For many adults, it is hard to even talk about something that they often think of as a “kid thing," but the truth is that 5,000,000 Americans struggle with adult bedwetting, also known as sleep enuresis.
It's worth noting that bedwetting in adults is actually different than what children go through. And while that might not remove the embarrassment, you must know that nocturnal enuresis is involuntary and not your fault.
However, when adults wet the bed it is often an indication of an underlying illness, disease, or a symptom of other untreated medical conditions.
What is nocturnal enuresis?
Enuresis can be divided into two forms — persistent primary nocturnal enuresis and adult-onset secondary enuresis. Persistent primary nocturnal enuresis begins during childhood, where nighttime dryness has not been achieved for more than six months. According to the National Association for Continence, about two to three percent of male and female adults older than 18 years have this type of nocturnal enuresis.
Adult-onset secondary enuresis is defined as the individual has had a period of being dry and then starting to wet at some point in their lives. This bedwetting condition generally affects individuals closer to 60 years old.
Here are a few Adult Bed-wetting Causes (Sleep Enuresis)
- Urinary tract infection (UTI).
- Smaller than average bladder size.
- Prostate gland enlargement.
- Stress or anxiety.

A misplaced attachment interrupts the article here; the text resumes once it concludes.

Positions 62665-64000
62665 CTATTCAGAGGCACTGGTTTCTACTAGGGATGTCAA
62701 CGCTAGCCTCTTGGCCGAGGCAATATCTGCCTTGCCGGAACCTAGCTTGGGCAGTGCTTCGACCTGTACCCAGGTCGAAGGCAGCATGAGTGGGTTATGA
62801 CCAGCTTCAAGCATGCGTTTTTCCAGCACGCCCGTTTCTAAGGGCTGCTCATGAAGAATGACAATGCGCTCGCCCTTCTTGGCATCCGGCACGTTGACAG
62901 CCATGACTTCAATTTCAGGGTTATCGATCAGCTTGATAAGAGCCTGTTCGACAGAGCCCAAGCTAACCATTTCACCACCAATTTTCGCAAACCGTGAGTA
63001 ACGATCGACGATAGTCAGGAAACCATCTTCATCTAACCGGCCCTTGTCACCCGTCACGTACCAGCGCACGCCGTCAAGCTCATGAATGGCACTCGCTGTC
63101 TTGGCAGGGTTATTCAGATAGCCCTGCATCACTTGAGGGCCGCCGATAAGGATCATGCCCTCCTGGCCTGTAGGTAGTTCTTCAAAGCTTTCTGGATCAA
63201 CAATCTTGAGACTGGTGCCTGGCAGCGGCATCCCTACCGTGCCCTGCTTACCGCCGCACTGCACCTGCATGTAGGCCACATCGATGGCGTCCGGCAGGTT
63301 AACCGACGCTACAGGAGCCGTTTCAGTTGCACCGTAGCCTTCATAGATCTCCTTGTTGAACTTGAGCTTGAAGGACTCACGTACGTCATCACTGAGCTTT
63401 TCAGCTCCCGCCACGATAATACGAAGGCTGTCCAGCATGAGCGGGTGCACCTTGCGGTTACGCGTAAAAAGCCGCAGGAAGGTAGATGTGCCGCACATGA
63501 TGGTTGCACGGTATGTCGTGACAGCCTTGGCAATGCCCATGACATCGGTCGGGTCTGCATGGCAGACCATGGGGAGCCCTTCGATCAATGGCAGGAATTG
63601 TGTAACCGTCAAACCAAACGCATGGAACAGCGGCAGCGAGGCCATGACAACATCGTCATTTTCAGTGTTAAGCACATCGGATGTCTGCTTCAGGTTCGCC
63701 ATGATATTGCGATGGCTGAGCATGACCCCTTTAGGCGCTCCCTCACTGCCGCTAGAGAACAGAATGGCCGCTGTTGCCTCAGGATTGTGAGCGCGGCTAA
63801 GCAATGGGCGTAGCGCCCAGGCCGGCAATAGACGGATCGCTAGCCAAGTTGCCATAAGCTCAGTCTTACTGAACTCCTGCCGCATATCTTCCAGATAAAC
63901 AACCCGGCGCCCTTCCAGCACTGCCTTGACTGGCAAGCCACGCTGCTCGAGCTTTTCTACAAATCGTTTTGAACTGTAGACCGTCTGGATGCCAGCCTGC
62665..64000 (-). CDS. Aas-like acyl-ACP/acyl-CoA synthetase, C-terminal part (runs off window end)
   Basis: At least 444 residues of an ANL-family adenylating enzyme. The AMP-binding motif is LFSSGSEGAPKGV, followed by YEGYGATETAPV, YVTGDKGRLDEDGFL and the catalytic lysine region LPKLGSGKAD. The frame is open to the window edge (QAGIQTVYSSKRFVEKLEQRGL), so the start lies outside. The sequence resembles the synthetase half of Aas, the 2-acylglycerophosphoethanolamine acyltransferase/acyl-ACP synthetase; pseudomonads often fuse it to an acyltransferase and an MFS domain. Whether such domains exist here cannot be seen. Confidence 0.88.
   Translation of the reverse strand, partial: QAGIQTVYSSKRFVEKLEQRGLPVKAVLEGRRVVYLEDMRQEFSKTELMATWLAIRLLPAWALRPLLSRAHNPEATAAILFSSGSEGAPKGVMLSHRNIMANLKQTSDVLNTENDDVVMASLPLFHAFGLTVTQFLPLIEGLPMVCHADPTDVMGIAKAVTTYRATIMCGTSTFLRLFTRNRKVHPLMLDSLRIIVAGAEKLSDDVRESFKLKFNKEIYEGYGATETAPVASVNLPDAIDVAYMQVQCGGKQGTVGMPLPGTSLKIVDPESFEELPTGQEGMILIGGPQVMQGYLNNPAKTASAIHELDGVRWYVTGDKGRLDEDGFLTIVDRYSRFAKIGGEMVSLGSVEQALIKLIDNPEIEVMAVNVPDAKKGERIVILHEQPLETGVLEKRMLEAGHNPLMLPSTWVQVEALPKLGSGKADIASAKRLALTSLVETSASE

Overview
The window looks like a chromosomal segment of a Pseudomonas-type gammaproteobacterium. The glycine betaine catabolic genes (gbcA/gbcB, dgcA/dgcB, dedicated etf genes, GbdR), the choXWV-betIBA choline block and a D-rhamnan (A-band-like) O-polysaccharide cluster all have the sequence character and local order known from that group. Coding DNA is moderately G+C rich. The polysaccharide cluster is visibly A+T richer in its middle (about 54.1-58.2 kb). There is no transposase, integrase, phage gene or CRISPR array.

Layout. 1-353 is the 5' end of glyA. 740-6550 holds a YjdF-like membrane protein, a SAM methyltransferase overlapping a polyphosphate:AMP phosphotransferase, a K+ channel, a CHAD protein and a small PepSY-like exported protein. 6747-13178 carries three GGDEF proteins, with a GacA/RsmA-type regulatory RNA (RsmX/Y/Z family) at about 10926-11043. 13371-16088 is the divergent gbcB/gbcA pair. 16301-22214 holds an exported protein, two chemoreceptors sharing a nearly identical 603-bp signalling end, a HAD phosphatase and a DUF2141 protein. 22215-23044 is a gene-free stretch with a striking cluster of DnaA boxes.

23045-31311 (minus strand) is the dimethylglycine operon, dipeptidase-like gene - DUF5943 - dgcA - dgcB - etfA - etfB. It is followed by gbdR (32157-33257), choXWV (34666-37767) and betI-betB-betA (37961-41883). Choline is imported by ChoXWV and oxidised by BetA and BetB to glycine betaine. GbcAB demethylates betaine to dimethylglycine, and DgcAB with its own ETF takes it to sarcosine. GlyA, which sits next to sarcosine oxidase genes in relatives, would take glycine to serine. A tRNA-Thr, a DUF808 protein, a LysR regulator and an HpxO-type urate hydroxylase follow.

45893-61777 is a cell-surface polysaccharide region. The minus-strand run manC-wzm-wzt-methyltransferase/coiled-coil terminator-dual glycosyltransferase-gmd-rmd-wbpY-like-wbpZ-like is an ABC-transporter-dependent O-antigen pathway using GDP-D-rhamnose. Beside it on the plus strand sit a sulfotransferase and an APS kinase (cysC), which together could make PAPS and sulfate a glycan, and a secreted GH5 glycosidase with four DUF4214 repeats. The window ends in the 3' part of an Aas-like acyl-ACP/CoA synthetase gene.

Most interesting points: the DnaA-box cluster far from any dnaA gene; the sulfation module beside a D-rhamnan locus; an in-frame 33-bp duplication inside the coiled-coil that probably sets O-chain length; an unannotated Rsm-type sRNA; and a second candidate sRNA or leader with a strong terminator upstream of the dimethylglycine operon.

- Overactive or unstable bladder.
- Side effects of medication.
- Sleep apnea.
Determining Adult Bed-Wetting Causes
Discovering the cause of bed-wetting can be tricky as it is often an underlying cause of another medical condition. When seeking treatment for your nocturnal enuresis you can expect one or more of the following routine tests
- A physical examination
- A neurological examination
- Urine tests
- Urologic examination
- Ultrasound of kidneys and bladder
To help your doctor better determine the causes of your troubles, it's recommended that you keep track of important bed-wetting information such as:
- When your accidents are most likely to occur (time of day or night)
- Amount of urine voided
- Daily intake patterns of fluids
- Types of fluids ingested and whether they contain caffeine or alcohol.
- The number of dry nights vs the number of wet nights
- Recurrent urinary tract infections
- How your urine stream looks when going to the bathroom (strong and steady or weak and dribbling)
Adult Bed-Wetting Treatment Options
While there is a slew of reasons you may be wetting the bed, there are a handful of management techniques that can make all the difference when the goal is waking up dry. One of the biggest mistakes adults make is not using the correct products for protection - look for products specifically designed for overnight use, as these are more absorbent and can hold greater amounts of urine. Fit is also a big factor, so pay attention to the guides provided and don't get anything too big or too small, as it can result in leaking during the night.
- Monitoring Fluid Intake. Limiting intake of fluids in the late afternoon and evening before bedtime causes a decreased amount of urine produced at night.
- Bedwetting Alarm System. Multiple variations of the alarm exist, ranging from vibrating to sounding alarms and wet-detection devices that can be attached to the underwear or a pad on which the individual sleeps.
- Waking. This involves randomly setting an alarm to go off in the night in order to wake one for urination. The randomness keeps from training the bladder to need to empty at a set time.